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Accepting Credit Cards

If you decide to accept credit cards, you'll have to decide first which ones you want to accept: Visa, MasterCard, Discover, or American Express, for example. The charge you'll pay will vary, depending upon the volume of your sales and the size of your transactions. The average fee usually runs between 2.5 percent and 5.5 percent of your sales, although American Express runs a bit higher.

Your first step is to obtain a credit card account, which will allow you to accept credit cards. To obtain a credit card account, also called a merchant account, you need to go to a bank or other lending institution. If you have an established business reputation or you have a long-standing relationship with your banker, you probably won't have any trouble opening up an account.

Home and mail order businesses. If, however, you're just starting out, you have a mail order business, or you work out of your home, you may have some trouble. The reason is that banks and credit card companies are scared to death of fraud, and so they've become much more cautious in recent years about opening up new accounts. In fact, some larger banks won't even deal with you unless you have a storefront. It's a business decision that they've made. They tend to figure that home and mail order businesses won't do that much business, and so the credit hassles aren't worth the trouble.

If you operate a home or mail order business, start with a medium- or small-sized bank. If possible, find out from other home or mail order businesses where they have their merchant account. In any larger metropolitan area, you should be able to find a medium- or small-sized bank that will do business with you.

Basic rules. Here are some basic concepts for opening up a new account

  • How credit card transactions work: here's a basic overview of how the system works.
  • What banks want from you: banks will require you to supply them with financial information about yourself and your business. What you will have to supply may differ from one lending institution to the next.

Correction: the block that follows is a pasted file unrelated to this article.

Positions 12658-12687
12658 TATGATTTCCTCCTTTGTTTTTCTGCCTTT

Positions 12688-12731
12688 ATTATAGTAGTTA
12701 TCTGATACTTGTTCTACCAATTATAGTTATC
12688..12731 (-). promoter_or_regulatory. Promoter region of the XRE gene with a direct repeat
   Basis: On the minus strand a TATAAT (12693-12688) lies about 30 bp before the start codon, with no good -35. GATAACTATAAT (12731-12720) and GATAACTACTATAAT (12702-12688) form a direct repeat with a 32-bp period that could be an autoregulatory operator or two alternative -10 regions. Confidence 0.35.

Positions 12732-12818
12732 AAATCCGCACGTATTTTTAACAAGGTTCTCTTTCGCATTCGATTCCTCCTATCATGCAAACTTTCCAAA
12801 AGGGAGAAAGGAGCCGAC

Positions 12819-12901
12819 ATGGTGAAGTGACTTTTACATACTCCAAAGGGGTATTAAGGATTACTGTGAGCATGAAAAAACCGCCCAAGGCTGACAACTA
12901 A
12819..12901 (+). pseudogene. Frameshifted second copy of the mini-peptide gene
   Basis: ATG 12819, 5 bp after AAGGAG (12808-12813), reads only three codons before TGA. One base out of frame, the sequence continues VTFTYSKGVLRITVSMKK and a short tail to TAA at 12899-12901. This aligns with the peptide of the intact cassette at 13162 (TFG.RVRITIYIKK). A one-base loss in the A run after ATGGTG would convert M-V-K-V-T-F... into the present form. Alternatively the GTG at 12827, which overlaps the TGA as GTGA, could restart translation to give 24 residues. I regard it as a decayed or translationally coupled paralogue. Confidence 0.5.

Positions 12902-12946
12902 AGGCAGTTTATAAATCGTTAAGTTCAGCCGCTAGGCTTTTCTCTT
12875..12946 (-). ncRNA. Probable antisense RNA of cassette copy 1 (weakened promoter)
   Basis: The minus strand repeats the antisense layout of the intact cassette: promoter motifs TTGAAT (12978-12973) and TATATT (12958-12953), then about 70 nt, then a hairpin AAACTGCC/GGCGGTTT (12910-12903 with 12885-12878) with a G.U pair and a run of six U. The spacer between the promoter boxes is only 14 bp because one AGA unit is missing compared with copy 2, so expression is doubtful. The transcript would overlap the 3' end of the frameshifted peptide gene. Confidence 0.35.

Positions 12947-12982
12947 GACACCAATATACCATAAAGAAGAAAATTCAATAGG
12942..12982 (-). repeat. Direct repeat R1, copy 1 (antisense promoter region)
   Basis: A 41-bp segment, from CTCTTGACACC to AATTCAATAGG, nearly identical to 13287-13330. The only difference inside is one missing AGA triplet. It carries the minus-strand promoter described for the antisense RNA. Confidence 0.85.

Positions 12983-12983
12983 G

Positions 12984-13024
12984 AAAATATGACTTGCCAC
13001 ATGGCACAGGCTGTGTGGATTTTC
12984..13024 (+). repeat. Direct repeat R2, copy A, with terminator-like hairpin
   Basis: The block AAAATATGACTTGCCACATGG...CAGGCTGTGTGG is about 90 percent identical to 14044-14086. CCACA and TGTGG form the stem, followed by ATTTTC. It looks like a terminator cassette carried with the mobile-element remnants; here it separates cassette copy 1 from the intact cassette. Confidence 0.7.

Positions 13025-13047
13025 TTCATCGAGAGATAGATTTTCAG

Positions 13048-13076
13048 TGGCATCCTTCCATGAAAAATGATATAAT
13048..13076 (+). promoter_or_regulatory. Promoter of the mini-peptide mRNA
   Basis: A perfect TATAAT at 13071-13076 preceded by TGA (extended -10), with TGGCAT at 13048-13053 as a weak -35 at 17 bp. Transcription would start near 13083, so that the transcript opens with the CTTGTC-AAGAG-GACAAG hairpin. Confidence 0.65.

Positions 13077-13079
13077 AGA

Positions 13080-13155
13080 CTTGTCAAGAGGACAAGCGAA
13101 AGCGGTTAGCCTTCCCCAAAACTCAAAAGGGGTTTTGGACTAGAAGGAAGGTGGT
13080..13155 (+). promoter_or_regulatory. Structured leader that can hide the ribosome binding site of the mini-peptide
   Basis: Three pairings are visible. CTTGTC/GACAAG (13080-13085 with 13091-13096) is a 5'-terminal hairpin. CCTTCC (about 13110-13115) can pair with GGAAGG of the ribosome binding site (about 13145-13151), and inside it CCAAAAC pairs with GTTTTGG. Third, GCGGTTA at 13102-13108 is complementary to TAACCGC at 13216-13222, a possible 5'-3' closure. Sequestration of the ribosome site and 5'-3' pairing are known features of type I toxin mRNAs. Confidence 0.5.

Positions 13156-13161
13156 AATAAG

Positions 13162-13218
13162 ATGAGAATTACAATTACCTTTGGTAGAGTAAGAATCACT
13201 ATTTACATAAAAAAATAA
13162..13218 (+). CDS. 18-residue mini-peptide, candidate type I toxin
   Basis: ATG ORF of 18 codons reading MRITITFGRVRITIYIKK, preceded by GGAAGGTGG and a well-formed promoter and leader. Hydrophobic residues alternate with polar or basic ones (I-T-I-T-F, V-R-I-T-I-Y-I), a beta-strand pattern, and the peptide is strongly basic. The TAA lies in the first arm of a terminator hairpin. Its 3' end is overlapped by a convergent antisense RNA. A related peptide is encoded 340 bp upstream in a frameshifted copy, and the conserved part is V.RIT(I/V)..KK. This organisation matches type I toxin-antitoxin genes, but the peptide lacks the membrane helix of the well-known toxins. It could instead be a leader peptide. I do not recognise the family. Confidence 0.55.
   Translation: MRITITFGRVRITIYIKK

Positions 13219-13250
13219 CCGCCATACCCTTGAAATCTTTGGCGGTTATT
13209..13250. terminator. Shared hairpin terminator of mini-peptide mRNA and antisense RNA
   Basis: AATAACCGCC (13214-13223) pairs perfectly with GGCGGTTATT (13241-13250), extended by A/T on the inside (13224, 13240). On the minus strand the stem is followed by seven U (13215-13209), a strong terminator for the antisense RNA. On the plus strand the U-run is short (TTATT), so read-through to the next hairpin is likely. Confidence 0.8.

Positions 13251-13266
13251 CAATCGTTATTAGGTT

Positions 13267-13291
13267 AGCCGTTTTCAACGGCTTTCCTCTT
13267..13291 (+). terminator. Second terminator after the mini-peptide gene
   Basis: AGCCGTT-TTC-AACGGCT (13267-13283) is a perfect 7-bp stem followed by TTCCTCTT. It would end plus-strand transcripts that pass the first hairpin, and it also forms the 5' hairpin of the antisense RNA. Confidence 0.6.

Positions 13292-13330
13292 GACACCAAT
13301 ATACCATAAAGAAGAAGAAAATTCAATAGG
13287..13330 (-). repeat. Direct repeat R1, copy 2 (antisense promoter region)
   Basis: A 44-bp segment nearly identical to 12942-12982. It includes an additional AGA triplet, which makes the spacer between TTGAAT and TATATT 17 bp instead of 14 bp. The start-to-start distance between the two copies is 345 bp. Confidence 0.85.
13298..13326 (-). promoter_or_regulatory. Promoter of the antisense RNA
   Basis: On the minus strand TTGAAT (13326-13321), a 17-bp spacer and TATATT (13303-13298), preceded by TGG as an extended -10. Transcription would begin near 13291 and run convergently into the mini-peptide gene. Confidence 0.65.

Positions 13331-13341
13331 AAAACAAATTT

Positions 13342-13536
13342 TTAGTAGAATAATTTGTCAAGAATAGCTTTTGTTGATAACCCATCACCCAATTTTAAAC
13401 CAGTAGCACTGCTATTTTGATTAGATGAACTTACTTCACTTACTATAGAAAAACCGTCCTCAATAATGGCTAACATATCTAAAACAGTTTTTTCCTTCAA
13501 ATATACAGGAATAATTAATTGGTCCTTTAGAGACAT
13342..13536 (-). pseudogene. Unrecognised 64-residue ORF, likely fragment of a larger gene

• Shop around for the best rates: the banks and credit card companies will charge you between 2.5 percent and 5.5 percent of your credit sales, depending upon your sales volume and the average size of your sales. The higher your sales volume and the larger the average size of your sales, the lower the percentage you'll have to pay. In any case, not every bank will charge you the same rates.
  • Risky business: If your business falls into the category of those deemed to be particularly risky businesses, you may not have as many options as other businesses.
  • Equipment needed: also, don't forget to add in the cost of the equipment you'll have to use to handle the credit card transactions.
  • Chargebacks: if a dispute between the customer and the credit card company results in the customer not paying the bill, that's called a chargeback in the credit card industry. The credit card companies keep track of who these chargebacks come from, and, if you get too many, they'll cancel your account.
  • Credit agreements and policies: take good care of your merchant account. Don't, under any circumstances, doing anything foolish that will cause you to lose your account. If you lose it because you've violated credit card policy, you probably won't ever get another one.